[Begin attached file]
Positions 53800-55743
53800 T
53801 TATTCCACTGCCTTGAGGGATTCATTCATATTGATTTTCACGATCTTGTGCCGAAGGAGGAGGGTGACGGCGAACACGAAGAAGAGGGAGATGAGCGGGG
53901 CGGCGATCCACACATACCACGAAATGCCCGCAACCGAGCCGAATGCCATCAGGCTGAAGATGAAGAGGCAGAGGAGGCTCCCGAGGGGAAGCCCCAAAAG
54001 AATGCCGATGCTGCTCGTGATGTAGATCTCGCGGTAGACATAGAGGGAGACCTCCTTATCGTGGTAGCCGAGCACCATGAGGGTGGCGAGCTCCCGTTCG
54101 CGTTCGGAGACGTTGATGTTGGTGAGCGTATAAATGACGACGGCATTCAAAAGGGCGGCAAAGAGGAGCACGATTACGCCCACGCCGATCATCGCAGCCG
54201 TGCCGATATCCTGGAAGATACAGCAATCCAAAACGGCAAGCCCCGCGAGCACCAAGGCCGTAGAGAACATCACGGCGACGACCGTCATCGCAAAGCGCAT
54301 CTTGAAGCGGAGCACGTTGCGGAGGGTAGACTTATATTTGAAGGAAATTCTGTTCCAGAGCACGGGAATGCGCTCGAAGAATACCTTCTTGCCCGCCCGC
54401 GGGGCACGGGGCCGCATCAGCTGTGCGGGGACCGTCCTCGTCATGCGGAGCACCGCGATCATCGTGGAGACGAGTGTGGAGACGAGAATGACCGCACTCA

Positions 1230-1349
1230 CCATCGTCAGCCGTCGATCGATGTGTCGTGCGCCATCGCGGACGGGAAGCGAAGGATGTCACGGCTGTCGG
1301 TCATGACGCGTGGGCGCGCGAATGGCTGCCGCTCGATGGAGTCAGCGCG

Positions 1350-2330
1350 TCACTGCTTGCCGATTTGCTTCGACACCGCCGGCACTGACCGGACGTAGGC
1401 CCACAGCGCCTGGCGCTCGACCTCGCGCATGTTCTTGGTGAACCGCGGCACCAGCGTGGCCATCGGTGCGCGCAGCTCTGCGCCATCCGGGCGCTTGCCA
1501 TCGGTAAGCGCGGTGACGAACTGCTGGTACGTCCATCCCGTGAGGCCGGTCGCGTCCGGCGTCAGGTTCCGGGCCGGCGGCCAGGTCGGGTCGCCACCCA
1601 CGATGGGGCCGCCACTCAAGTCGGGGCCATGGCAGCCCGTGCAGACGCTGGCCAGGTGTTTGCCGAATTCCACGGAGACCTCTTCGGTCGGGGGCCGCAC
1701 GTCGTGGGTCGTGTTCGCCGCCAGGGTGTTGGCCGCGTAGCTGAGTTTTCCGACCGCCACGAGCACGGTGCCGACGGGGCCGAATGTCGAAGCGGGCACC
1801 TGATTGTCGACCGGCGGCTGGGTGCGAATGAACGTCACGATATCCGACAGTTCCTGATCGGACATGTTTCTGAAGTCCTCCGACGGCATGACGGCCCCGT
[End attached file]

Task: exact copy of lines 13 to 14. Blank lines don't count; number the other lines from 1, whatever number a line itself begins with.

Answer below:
Positions 1350-2330
1350 TCACTGCTTGCCGATTTGCTTCGACACCGCCGGCACTGACCGGACGTAGGC